The International Maritime Organization (IMO) serves not only as an important regulatory body for our industry, but also as a place where various sectors of the industry can meet, discuss, and develop policy to guide the future of international shipping. To better serve that side of IMO’s role, Robert Gale, a Regulatory Specialist for IRI based in London has accepted a six-month appointment to the IMO as the Senior Professional Officer for operational safety and the human element. Gale was also appointed Chair of the navigation working group to the Sub-Committee on Navigation, Communications and Search and Rescue. Gale has been contracted to work primarily on maritime autonomous surface ships (MASS), e-navigation, and the Global Maritime Distress and Safety System, areas where he has extensive experience and background.
In 2017, the IMO’s Maritime Safety Committee agreed to determine how the safe, secure, and environmentally sound operation of MASS might be introduced into IMO instruments, in particular, the Convention on the International Regulations for Preventing Collisions at Sea (COLREG). MASS is a topic that the RMI has been pursuing actively, and Gale has previously served as member of the Republic of the Marshall Islands’ (RMI’s) delegation to the MASS working group. The RMI is currently preparing a submission paper on MASS to be presented to the working group in September which is an analysis of COLREG and how it will be affected by MASS.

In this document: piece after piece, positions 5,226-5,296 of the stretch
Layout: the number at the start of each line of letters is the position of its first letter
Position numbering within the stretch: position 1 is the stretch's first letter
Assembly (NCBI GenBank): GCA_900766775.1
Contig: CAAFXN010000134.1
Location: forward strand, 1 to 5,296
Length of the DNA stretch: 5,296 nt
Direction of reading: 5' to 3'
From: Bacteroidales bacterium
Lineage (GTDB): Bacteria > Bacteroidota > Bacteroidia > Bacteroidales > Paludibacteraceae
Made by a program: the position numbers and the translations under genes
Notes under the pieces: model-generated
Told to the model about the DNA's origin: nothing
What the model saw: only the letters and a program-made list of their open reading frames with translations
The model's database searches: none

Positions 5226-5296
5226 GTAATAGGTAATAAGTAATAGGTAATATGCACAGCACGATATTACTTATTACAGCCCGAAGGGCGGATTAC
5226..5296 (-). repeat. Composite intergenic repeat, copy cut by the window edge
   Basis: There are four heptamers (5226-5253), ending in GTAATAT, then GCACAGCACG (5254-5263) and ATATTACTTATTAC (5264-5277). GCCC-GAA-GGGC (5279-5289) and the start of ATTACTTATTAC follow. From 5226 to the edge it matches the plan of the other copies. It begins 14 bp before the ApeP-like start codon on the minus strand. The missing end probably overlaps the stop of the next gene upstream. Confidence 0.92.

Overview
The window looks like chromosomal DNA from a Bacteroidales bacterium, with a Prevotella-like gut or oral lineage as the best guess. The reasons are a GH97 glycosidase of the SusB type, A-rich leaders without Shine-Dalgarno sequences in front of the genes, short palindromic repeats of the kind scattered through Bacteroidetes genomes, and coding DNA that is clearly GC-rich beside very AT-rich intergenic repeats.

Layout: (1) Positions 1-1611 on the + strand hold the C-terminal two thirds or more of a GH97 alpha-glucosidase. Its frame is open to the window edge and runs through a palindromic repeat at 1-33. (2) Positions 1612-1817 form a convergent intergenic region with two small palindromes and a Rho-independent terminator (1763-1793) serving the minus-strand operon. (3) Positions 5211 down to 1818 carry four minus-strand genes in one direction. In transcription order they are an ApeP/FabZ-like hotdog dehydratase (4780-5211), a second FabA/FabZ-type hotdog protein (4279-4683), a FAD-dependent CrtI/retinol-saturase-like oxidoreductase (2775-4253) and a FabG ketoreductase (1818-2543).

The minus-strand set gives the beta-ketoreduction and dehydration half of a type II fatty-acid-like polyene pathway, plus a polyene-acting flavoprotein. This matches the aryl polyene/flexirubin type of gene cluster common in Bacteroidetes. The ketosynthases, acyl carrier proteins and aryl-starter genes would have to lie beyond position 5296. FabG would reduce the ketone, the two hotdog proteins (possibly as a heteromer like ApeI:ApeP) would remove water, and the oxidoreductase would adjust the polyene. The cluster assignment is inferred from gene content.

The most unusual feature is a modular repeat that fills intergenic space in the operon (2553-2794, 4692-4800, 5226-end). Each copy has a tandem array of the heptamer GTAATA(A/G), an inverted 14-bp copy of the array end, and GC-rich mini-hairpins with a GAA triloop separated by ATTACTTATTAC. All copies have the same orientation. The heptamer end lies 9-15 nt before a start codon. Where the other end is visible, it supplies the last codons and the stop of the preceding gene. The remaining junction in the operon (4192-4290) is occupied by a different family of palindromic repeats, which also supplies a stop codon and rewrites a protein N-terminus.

Prior to joining IRI Gale served as a Marine Safety Officer managing ships worldwide from a safety and environmental perspective. He has also served as an instructor on the use of digital navigation, and as a senior officer aboard several vessels. His hands-on experience aboard vessels, along with his experience in regulatory and education, give him unique experience that influences his role in helping to shape IMO policy. He believes technology can provide a greater level of safety in the industry. “Technology can reduce the risks associated with the dull, dangerous, and dirty jobs aboard vessels,” said Gale. “The push to use technology is not to replace seafarers, but rather to make their jobs safer and easier. It is important for us to slow down and really study how this type of technology can be implemented correctly to improve safety and quality aboard ships.”
Gale was detailed to the IMO in late June after being recognized by IMO colleagues for his experience and knowledge in these areas. “I enjoy being involved in policy, and the IMO is the highest regulator in the maritime industry,” Gale said. “As a former merchant navy deck officer, I am aware of the issues at sea, and ever since I started working in a shoreside position, I have strived to improve the lives of seafarers.”
As a Regulatory Affairs Specialist at IRI, Gale worked on various projects to identify IMO regulations as they developed. This is the first time a secondment like this has been requested where a person has been detailed to assist with shaping IMO policy.